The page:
Realistic training
FORT GORDON, Ga.--(May 22, 2009) Sgt. Nathan Regendanz, 116th Military Intelligence Group Headquarters and Headquarters Detachment, takes aim while clearing the obstacles and buildings on the Fort Gordon military operations in urban terrain training site.

Sgt. 1st Class Christopher Fincham
116th Military Intelligence Group Public Affairs
FORT GORDON, Ga.--(May 22, 2009) Soldiers from 116th Military Intelligence Group Headquarters and Headquarters Detachment recently completed the most realistic and challenging training that the unit has ever conducted.
For a unit with little more than parade gear (Soldiers are issued load bearing vests and old Kevlar helmets) and rifles, executing tasks such as convoy operations, military operations in urban terrain, reacting to simulated improvised explosive devices, and conducting route recons were never built into HHD's traditional training schedule.
However, the leadership of HHD set out to change not only the training experience of the unit, but the overall mindset of the Soldiers as well.
"I would love to have more hours in the day and more days in the calendar to conduct this type of training, but that isn't our mission here as the 116th," explained Capt. Adam Moodie, HHD commander. "Our goal was not to make our Soldiers experts in convoy and military operations in urban terrain, but merely to open their eyes and get them into a combat mindset."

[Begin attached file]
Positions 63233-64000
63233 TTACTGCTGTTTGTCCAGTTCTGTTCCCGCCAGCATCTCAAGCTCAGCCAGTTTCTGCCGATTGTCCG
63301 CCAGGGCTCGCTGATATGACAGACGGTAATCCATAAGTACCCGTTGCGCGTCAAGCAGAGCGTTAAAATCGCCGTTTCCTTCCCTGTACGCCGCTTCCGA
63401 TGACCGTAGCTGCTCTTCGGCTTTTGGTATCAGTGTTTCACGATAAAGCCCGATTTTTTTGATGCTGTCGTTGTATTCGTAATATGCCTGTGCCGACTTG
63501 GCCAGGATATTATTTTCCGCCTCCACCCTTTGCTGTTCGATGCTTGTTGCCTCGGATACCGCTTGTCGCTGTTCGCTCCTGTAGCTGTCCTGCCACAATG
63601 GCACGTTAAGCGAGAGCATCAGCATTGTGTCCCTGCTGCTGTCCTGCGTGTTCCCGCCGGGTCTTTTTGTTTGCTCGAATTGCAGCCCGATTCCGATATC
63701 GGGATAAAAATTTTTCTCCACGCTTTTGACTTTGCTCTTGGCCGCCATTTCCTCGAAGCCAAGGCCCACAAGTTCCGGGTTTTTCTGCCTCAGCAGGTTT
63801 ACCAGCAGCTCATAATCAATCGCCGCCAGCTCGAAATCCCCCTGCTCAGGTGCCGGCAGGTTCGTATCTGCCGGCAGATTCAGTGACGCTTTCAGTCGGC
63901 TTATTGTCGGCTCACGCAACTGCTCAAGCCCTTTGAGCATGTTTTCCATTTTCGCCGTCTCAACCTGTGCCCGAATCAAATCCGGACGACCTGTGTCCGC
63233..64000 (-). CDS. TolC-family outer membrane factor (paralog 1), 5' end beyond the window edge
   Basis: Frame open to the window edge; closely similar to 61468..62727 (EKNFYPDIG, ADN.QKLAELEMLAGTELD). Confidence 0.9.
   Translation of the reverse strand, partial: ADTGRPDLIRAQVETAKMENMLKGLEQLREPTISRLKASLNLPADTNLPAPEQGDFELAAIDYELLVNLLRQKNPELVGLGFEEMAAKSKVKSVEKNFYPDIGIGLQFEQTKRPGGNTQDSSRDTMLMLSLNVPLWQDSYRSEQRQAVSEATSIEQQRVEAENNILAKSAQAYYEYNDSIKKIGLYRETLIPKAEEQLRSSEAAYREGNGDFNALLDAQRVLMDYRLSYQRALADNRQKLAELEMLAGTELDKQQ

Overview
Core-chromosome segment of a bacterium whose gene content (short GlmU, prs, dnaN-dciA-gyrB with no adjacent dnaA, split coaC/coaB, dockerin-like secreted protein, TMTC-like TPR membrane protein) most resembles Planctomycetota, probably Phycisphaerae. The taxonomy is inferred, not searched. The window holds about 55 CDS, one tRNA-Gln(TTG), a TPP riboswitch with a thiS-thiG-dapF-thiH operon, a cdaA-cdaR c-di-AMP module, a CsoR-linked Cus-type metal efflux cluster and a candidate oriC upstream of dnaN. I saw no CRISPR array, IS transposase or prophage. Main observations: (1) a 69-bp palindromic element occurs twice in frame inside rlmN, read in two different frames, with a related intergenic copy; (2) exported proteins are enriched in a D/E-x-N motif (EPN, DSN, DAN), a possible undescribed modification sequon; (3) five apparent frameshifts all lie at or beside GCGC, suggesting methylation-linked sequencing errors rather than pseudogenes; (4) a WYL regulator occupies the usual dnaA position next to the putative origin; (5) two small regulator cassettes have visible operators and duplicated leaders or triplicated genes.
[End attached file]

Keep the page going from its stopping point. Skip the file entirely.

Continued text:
Leaders received the operations order roughly two days prior to the exercise, giving them time to request additional information about the mission, acquire additional equipment, and ample time to brief the Soldiers, identify teams and assign tasks.
The entire exercise - from the operation orders to the after action report - focused the leaders and Soldiers at every level on troop leading procedures, executing tasks as a cohesive team and enabled these "non-tactical" support troops to demonstrate their ability to work together as effective and efficient warriors.
"The intent of this training is to get everybody into a combat mindset," Moodie said. "The fact that we induced mental and physical stress on our Soldiers and NCOs will no doubt help them learn and develop as leaders. ... Leaders who can handle mental and physical stress will end up being a great combat multiplier in the "real-world" fight.
The training also served to demonstrate the Army's "one team, one fight" concept. Being a strategic military intelligence unit, the 116th does not have the tactical resources of many units on Fort Gordon.
It was only through coordination with numerous organizations on post and a willingness by other units to support fellow Soldiers, that the training was even feasible. As the HHD commander put it, how realistic would the training have been with no vehicles and no enemy'
"The 513th MI Brigade, specifically the 202nd MI Battalion, was critical in helping us conduct this training," Moodie said. "Not only did they let us use their up-armored Humvees, they trained and licensed us on them and they even provided Soldiers to help us with the opposing forces during the training. ...their help was critical in allowing us to provide realistic training."

Page last updated Fri May 22nd, 2009 at 10:25